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Fiscal cliff: Most disruptive healthcare issue

Posted Jul 18 2012 3:50pm

by Kent Bottles

Let's begin today's column with a pop quiz for all hospital executives and physician leaders.

What is the single most disruptive development that you should be thinking about if you want your healthcare organization to thrive in the coming years?

A. The November presidential election
B. The implications of the Supreme Court decision on the Patient Protection and Affordable Care Act
C. Whether your state's governor goes ahead with the Medicaid expansion
D. Technology: the ramifications of the digitalization of the human health
E. None of the above

If you are in my class, the correct answer is E. None of the above. Let me explain.

The issues listed in answers A through D are vitally important, and I am paying a lot of attention to them. But, there is an issue that is so big and important that it sometimes gets lost in all the healthcare stories in the mainstream media: Taxmaggedon and the federal budget deficit cliff come Dec. 31, 2012.

Taxmaggedon describes the $494 billion impact on the federal budget of the convergence of the expiration of the Bush tax cuts, the 2009 Economic Stimulus provisions, the payroll tax holiday and 67 other tax provisions. Taxmaggedon could be easily avoided if Congress and the White House were capable of thinking about the good of the country and compromising. All evidence points to nothing happening on the political front to avoid the Congressional Budget Office's prediction that the U.S. economy will shrink 1.3 percent in the first half of 2013 because of Taxmaggedon consequences.

One does not need to wait until 2013 to see the effects of Taxmaggedon. Business leaders and policy makers think the uncertainty surrounding the end of the year already are causing companies to hold back on hiring new employees and making investments in equipment.

The solution to the federal deficit problem is clear and painful, but politically impossible in today's highly partisan climate. Fifty seven prominent businessmen and former government leaders of both parties have identified a $4 trillion 10-year debt reduction package that is necessary to stabilize the government's debt as a share of the overall economy.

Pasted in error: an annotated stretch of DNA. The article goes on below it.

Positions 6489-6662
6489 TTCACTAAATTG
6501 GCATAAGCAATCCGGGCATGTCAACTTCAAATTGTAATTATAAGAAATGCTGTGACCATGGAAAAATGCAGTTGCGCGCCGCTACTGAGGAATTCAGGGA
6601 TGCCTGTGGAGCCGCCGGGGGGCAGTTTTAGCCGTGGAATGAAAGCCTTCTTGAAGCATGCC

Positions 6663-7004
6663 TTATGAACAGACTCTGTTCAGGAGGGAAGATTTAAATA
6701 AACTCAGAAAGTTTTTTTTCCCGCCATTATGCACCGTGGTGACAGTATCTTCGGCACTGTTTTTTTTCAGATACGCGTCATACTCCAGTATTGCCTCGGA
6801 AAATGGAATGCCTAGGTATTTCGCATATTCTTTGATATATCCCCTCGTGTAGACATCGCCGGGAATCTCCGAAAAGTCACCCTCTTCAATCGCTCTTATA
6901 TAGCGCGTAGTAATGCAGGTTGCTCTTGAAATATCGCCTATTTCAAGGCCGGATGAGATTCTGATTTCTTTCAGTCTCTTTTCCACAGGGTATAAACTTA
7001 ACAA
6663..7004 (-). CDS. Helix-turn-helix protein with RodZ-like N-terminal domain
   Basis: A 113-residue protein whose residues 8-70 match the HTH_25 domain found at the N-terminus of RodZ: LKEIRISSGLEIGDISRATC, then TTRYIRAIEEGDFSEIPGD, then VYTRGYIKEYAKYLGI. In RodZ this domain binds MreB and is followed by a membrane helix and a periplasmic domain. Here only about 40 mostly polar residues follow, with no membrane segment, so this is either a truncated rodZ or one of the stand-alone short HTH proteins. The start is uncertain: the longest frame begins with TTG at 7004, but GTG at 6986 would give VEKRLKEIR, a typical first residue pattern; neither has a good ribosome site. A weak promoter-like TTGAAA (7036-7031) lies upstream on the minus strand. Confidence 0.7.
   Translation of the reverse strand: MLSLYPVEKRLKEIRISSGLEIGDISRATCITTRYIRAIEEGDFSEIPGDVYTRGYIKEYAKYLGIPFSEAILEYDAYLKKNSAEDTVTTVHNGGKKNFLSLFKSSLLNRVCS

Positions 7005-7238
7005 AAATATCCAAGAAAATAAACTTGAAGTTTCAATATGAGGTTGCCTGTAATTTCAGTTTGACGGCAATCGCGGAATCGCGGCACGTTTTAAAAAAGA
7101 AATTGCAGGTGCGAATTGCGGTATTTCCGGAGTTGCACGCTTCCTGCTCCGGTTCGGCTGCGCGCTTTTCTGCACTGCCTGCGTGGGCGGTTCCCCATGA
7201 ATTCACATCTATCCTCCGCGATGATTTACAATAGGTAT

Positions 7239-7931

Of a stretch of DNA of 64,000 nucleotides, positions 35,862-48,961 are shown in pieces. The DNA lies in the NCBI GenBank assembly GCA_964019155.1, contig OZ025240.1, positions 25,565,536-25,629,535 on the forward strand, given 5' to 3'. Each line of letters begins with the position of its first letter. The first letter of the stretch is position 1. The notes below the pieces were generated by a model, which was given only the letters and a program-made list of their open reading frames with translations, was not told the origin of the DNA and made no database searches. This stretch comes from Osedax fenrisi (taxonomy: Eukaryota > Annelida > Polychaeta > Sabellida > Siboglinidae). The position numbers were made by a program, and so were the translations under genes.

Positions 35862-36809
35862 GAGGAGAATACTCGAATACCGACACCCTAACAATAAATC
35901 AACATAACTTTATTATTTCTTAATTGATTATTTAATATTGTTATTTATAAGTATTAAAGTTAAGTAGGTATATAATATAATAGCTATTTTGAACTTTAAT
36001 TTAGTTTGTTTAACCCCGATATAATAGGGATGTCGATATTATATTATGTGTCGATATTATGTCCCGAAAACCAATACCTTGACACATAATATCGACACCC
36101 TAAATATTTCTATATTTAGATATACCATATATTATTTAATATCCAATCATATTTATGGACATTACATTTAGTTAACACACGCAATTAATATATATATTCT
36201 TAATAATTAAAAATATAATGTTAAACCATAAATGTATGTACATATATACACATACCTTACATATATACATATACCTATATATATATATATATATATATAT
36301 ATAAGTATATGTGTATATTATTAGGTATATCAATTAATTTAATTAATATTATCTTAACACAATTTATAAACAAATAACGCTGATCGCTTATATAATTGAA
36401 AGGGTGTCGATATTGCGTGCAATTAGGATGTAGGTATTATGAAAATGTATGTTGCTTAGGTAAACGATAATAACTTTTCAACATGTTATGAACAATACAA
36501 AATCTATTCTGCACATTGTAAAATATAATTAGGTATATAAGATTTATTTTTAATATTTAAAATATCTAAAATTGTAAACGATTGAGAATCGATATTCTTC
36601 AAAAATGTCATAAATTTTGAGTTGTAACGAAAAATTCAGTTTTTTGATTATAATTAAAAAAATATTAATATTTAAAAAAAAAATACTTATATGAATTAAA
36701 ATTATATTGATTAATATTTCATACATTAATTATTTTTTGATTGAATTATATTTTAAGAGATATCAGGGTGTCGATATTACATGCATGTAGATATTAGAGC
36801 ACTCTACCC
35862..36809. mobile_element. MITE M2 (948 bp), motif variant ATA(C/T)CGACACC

Such a package would need to include cutting government spending and raising revenues; the Simpson Bowles commission gives us a roadmap on how to make the necessary and painful decisions.

Let's not forget that many believe the high cost of healthcare is the single most important cause of the huge federal budget deficit. Yearly rising healthcare insurance premiums result in U.S. employers having less money to give higher salaries to U.S. workers. U.S. workers borrowed $14 trillion in consumer debt in 2006, and the recession hit the U.S. economy when consumers ran out of money to pay their mortgages and car payments. Seventy percent of the U.S. economy is driven by consumer spending.

I ran across some figures from the AAMC (Association of American Medical Colleges) that highlight just high healthcare spending has become. If consumer prices grew as fast as healthcare since 1945 a dozen eggs would cost $55.00; a dozen oranges would cost $134.00 and a gallon of milk would cost $48.00.

In 2013, a President Obama or a President Romney will face the unenviable task of getting a divided country to accept an unpopular $4 trillion deficit reduction package. The reaction of the stock market to the Supreme Court's decision to uphold most of the PPACA shows that reform legislation is not the economic disaster that some have feared.

Medicaid expansion is vital for hospitals to get out from under the uncompensated care problem, but the dollars at risk are not in the trillions. Technology will be a game changer in healthcare, but if there is no money available to purchase disruptive technologies, then the game will not change. The federal budget deficit is the most pressing problem facing all healthcare leaders. Tell your elected officials to fix it now.

Dr. Kent Bottles is a Senior Fellow at the Thomas Jefferson University School of Population Health.

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